Review: Torche – Harmonicraft


In 2008, I thought of Torche as the most poppy stoner metal on the market. By 2012, the attributes have reversed. You won’t hear anything quite as doomy as Meanderthal’s title track, Pirhaña, or Sandstorm. That crushingly deep guitar still accompanies most of the tracks, it just doesn’t ever become the drawing point of the songs. On Harmonicraft, a catchy melody is job number one, and the results are tremendously effective. From the cover art on down, this is and will likely remain one of the most instantly appealing albums of 2012, and it exhibits a sort of songwriting ethos which hasn’t been very prevalent since the 90s.

Harmonicraft’s introductory song, Letting Go, certainly doesn’t mesmerize the way Triumph of Venus did. But unlike Grenades, Kicking requires no epic lead in:


Kicking

Kicking introduces what will be the style and attitude for the entire album, and it amounts to nothing short of 1990s alternative rock. That occasional Foo Fighters vibe Meanderthal gives off was no accident, but it wasn’t necessarily a product of any direct “influence” either. I think the similarities you might draw to various 90s bands result from Torche’s mindset. Calling Torche “90s rock” is a little ambiguous of course, this being 2012. I suppose one could more directly observe that they took a stoner/post-rock sound and made it bright and bubbly, leading to a sort of “stoner pop” novelty. But when you apply the term “pop” to anything but teen idols you’re being just as vague, and furthermore, though Harmonicraft might seem new from a stoner metal perspective, it feels to me refreshingly nostalgic.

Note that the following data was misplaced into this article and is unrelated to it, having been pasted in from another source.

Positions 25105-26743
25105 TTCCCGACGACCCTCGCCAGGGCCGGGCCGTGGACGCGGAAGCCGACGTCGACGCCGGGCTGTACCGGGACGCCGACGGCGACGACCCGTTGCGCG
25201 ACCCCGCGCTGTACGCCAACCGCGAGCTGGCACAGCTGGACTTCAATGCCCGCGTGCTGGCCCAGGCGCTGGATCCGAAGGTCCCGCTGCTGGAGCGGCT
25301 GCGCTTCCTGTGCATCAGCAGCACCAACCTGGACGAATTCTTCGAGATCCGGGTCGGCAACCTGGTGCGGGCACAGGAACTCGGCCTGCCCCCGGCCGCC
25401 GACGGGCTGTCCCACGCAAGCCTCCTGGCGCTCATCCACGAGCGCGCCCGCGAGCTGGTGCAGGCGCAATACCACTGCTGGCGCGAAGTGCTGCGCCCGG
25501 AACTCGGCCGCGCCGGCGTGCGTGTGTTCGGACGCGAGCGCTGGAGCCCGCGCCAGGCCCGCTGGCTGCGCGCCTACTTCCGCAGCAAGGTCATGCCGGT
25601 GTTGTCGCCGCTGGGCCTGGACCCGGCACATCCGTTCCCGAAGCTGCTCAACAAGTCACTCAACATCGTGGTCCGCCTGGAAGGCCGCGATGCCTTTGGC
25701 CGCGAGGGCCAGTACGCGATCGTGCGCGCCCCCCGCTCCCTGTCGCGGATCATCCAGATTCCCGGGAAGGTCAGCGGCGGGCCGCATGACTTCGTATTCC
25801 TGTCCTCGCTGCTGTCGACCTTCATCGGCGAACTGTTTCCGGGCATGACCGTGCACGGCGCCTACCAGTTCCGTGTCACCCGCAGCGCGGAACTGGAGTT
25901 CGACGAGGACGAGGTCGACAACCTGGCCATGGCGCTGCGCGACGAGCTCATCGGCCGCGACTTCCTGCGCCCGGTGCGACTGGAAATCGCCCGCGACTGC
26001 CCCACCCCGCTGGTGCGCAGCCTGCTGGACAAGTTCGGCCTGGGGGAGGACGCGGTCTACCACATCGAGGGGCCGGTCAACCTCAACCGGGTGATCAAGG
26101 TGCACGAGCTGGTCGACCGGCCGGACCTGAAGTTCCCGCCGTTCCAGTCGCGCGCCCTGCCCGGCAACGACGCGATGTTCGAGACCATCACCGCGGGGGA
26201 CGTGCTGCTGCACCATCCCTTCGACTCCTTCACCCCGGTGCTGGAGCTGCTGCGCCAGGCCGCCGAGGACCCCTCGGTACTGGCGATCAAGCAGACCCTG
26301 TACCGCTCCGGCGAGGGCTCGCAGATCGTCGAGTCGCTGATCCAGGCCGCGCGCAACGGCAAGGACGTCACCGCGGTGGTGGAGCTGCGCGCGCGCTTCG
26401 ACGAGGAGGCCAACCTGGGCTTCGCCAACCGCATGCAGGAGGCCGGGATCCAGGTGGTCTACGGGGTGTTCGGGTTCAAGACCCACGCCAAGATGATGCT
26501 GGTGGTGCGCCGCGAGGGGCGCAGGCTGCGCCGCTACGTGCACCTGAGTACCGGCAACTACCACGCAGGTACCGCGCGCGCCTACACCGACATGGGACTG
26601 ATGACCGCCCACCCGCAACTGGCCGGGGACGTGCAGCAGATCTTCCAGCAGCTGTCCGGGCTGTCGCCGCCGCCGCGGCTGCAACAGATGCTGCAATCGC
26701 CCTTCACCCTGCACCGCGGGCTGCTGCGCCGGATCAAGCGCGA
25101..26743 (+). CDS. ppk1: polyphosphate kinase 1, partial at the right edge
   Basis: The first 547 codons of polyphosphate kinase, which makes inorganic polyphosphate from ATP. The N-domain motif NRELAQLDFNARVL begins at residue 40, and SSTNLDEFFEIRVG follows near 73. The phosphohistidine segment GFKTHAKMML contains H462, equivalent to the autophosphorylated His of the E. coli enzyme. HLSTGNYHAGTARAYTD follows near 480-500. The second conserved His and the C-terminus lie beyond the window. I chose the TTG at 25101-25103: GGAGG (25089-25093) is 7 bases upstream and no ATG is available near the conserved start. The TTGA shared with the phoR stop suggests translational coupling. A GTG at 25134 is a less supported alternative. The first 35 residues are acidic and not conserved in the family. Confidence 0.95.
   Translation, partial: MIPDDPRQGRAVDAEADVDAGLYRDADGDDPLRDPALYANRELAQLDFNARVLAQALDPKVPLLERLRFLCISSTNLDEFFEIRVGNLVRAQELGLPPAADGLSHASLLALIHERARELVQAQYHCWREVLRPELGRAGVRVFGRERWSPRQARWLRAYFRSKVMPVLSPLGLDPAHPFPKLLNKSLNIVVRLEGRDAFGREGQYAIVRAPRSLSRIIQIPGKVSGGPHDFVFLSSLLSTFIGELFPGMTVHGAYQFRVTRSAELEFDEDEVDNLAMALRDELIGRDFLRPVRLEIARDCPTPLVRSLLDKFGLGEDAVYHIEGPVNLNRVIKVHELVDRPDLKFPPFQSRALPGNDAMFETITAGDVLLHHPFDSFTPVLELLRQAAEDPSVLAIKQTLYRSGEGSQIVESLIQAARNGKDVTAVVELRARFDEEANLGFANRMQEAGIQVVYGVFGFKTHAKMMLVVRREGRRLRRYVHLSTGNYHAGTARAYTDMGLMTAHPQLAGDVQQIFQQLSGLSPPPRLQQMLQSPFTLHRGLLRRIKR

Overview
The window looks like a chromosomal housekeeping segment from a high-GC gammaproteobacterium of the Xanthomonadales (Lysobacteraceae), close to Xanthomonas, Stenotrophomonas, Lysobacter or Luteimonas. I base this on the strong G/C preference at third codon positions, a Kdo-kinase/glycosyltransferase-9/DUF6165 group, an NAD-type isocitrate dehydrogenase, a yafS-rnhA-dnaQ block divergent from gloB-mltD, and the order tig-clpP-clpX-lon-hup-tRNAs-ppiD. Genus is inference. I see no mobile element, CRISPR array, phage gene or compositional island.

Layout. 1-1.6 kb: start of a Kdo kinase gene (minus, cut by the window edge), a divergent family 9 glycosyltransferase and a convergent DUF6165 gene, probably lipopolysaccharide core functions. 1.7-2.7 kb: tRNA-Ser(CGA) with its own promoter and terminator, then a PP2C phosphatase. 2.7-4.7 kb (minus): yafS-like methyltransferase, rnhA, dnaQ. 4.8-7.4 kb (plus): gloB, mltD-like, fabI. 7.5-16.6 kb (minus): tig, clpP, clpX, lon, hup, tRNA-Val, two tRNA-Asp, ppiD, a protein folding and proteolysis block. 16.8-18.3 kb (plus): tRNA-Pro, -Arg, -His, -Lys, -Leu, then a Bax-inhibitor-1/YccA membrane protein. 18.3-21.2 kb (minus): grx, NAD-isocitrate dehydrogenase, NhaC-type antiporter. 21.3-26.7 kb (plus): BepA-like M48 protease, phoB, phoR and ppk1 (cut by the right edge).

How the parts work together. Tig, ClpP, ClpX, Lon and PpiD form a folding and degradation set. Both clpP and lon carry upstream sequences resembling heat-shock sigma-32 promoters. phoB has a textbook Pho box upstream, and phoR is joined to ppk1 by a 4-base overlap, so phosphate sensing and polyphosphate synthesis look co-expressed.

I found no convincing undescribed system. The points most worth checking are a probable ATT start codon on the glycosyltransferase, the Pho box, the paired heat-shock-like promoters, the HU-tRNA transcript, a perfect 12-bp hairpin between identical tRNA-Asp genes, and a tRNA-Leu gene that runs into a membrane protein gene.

Snakes Are Charmed

Frankly, attempting to categorize Harmonicraft does it a disservice. It’s not a band trying to perfect or expand upon x musical style. It expresses more freedom than that. It harkens back to a time when heavier bands emphasized their own individuality, genres be damned. And that’s why it reminds me of rock in the 90s. I wouldn’t even call it metal, any more than I would call Nirvana or The Offspring punk. And as such, I think it stands at the forefront of music today.

The new standard is synthesis. Metal has been pulling it off lately, especially last year, with bands like Falconer putting a professional gloss on the best of many sub-genres rolled into one, while Liturgy, Deafheaven, and company were forging a more personal if sometimes less formidable approach to the same. Here, Torche are bringing it back to rock. Songs like Snakes Are Charmed have all of the immediate appeal of an instant radio staple, yet rather than repeating something stale, they reinvigorate rock through their more contemporary roots. You hear the stoner/doom and post-rock influences not as those styles, but rather as integrated elements of what it is to be a good rock band. The 90s took the metal and punk subspecies defined in the 80s and made it happen. Now here’s a band getting the job done with musical developments of the last 10 to 15 years.

If there’s any one band I could really compare it to, I’d say Boris.


Walk It Off

I actually forgot that Torche and Boris released a split in 2009 and toured together until after I drew the connection. In Walk It Off the influence is most apparent. Wata’s style is hers alone, but you can definitely feel the sort of inspiration she brings bleeding over into Steve Brooks’ own solos. (Or perhaps Andrew Elstner’s. I don’t actually know who plays lead.) But perhaps even more noteworthy, the more I listen to this track the more I feel that, above all else, the solo really resembles Billy Corgan.


Roaming

And this all amounts to a really awkward way of going about an album review. Sometimes that’s inevitable. No amount of describing Harmonicraft from a metal perspective can do it justice, because it really isn’t a metal album. It is, on the one hand, an immediately and undeniably appealing compilation of catchy tunes which utilize various recent musical movements, mostly within the metal sphere of influence, to accomplish the delivery, and on the other hand, a sign of hope. It excites me to see that this trend towards emphasizing synthesis instead of genre expansion is beginning to spill out of metal and into more accessible rock. I’ll be disappointed if Harmonicraft ends up my favorite album of the year. It’s not that kind of album. It bears no strong message in and of itself–lacks the depth of a masterpiece. But if it could, by some twist of fate, become 2012’s most influential creation, I’d not complain.